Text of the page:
Real estate agent commissions up for reshuffle ?

Homebuyers Could Save 30 Billions with New Real Estate Commission Model

A new study by the Richmond Federal Reserve Bank suggests a major shakeup could be coming to the real estate industry, potentially saving homebuyers billions of dollars.

Real estate agent commission reduced

Currently, homebuyers in the US face a double whammy: high home prices and hefty commissions for real estate agents. These commissions can add up to a whopping $100 billion annually, according to a 2023 report by Keefe, Bruyette & Woods analysts.

But there’s a potential solution. A new working paper titled “Real Estate Commissions and Homebuying” proposes a new compensation model that could slash real estate agent commissions by a staggering $30 billion.

The Problem: High Commissions and a Broken Real estate System

The study’s authors, economists Borys Grochulski and Zhu Wang, argue that the current US model for real estate commissions is outdated and inefficient compared to other countries. They point out that in nations like the UK, Ireland, and Sweden, home sellers pay significantly less in commission (around 2% on average) compared to the US standard of 5.5%.

Furthermore, unlike the US where 87% of buyers rely on real estate agents, many countries like Canada and Denmark see a significant portion of buyers navigate the process independently. This raises the question of why such a high percentage of US buyers use agents, especially considering that half of them find their homes online anyway.

Grochulski and Wang argue that the current system leads to several problems: inflated home prices, unnecessary use of agent services, and extended home searches.

The Solution: An “À La Carte” Approach

To address these issues, the economists propose an “à la carte” model for buyer-side real estate agents. This model would have several key features:

  • Separate Payments: Both buyers and sellers would pay their agents independently, eliminating the current system where commissions are tied to the final home sale price. This prevents “steering,” where agents might push clients towards properties with higher commissions.
  • Individualized Services: Buyers would pay for each specific task their agent performs, such as searching for homes, negotiating deals, or showing properties. This allows buyers to shop around for individual services and potentially negotiate lower prices.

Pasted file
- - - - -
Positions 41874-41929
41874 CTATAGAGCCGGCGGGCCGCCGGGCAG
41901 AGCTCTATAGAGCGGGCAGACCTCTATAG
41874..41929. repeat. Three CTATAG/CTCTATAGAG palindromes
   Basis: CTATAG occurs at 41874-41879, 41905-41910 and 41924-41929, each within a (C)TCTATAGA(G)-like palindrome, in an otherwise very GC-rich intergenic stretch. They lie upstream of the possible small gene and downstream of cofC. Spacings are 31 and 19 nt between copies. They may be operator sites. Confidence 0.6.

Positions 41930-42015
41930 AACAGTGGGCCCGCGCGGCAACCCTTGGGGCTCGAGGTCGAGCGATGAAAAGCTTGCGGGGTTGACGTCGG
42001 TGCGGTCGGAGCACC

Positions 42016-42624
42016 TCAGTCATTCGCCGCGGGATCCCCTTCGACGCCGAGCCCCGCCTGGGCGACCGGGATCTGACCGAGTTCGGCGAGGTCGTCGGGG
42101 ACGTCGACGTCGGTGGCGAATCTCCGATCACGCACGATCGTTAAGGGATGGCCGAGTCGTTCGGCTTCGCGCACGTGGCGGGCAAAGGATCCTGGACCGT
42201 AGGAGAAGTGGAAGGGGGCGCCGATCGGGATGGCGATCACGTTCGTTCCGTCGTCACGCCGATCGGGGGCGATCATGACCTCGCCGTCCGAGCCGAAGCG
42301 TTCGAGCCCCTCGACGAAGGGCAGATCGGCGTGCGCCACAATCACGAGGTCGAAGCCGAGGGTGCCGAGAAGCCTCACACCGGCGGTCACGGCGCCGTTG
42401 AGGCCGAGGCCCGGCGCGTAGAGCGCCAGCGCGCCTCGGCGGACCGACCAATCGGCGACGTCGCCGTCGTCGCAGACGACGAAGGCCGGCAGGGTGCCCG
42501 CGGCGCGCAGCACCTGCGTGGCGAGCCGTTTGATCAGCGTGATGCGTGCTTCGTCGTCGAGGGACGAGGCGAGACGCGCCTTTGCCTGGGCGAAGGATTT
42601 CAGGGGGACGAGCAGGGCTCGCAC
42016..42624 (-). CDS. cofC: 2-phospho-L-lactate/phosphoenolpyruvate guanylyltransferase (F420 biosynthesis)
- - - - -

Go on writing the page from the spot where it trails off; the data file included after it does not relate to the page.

Benefits for Buyers and the Market

The economists believe this model offers numerous advantages:

  • Reduced Costs: Buyers could potentially save up to $30 billion annually on commissions.
  • Increased Competition: Agents would compete on price and service, leading to more efficient use of their time.
  • Greater Choice: Buyers could potentially utilize multiple agents for different parts of the homebuying process.
  • More Efficient Searches: The model incentivizes focused searches and discourages unnecessary services.

Challenges and a Changing Landscape

This proposal comes amid a period of turbulence for the real estate agent industry. Lawsuits are challenging the National Association of Realtors (NAR) and brokerages over alleged collusion to inflate commissions. Additionally, a recent short-seller report on Zillow, a major player in the real estate market, cited potential changes to commission structures as a threat to the company’s revenue.

Despite potential resistance from the industry, Grochulski and Wang believe an “à la carte” model is necessary. They argue that the potential benefits for buyers and the overall market outweigh the drawbacks. The study’s findings could spark a major debate about the future of real estate commissions in the US.

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